Energy price cap could reach £4,400 in January


Energy bills could hit £4,400 in January, a new analysis shows, after the energy regulator tweaked its price cap methodology.

In a preliminary forecast, energy consultancy Auxilione predicted that the price cap for energy bills could reach £3,687 in October – almost double the current record levels. This is higher than consultancy Cornwall Insight’s forecast of £3,358 and Investec’s forecast that the bills would be £3,523.

Auxilione also warned that the price cap could rise further to around £4,400 in January, possibly up to £4,700 in April. This would mean that the price cap is more than four times higher than before the gas price crisis started last year. However, the consultants pointed out that the forecasts that lie ahead so far are less reliable.

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Auxilione said the changes were largely due to new Ofgem rules announced earlier this week.

On Thursday, energy regulator Ofgem confirmed changes to its price cap methodology, meaning the cap would be changed every three months instead of every six months.

The wholesale energy market moves so fast that suppliers struggle to buy energy, creating a market structure known as “backwardation” when future prices are cheaper than today’s.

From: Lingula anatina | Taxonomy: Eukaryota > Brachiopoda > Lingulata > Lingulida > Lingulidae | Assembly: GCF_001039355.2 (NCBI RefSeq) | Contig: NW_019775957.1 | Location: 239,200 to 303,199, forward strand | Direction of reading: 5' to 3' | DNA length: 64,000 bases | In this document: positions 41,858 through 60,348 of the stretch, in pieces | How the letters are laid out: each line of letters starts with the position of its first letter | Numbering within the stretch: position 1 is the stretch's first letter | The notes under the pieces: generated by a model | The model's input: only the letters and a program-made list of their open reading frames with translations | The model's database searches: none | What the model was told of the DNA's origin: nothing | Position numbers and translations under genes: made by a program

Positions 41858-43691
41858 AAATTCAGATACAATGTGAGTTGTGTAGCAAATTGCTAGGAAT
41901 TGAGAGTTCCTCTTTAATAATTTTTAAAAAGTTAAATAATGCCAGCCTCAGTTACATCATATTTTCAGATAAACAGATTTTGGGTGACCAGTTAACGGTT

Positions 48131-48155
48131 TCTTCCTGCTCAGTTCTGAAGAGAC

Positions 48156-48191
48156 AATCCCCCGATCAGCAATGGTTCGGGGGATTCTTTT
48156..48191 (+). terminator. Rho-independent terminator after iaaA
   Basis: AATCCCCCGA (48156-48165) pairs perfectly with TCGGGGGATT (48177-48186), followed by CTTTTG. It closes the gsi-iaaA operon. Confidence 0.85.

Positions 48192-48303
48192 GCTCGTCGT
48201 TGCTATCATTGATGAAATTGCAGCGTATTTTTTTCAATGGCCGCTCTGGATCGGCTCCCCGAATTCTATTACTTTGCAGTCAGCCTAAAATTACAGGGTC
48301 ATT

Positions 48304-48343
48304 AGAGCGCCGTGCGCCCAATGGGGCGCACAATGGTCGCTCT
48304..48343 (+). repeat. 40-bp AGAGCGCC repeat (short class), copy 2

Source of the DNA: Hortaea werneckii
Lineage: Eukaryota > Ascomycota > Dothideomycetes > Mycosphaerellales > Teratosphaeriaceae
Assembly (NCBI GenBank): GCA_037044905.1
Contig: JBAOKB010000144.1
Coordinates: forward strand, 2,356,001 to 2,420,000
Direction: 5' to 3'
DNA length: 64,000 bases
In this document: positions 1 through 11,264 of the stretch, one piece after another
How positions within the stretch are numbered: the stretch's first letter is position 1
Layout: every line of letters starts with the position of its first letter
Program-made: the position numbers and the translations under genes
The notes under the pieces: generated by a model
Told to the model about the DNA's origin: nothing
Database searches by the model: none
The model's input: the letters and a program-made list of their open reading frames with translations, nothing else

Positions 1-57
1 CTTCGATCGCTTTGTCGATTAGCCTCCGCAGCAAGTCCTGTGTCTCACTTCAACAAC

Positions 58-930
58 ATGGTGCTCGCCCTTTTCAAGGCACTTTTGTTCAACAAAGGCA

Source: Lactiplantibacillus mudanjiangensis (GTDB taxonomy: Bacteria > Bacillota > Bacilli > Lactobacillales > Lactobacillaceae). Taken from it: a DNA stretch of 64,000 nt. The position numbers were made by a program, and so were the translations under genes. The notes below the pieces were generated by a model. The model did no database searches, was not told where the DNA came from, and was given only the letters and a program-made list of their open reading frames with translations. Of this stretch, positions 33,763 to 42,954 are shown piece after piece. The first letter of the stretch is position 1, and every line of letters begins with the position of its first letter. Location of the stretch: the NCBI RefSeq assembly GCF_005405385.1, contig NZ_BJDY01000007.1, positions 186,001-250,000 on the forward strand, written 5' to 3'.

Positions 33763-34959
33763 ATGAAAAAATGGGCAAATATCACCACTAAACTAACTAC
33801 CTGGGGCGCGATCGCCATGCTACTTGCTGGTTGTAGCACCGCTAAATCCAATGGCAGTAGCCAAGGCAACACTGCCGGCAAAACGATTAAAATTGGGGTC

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Ofgem is factoring in a fee so suppliers can recoup the cost of backwardation, but current prices are so high that it’s feared many suppliers will go under before they have the chance.

To avoid a repeat of last year’s crisis when a wave of energy companies collapsed, Ofgem is halving the time it takes suppliers to recoup the cost of supplying energy. But as Auxilione’s numbers suggested, it could mean consumers end up paying more.

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Tony Jordan, of Auxilione, said: “Market volatility is seriously hurting suppliers, so regulators are trying to prevent more companies from collapsing – but unfortunately the result is consumers bearing the costs.”

It’s possible energy bills won’t drop until July, Auxilione said, when the price cap could fall to £4,000. However, this is still double the current level.



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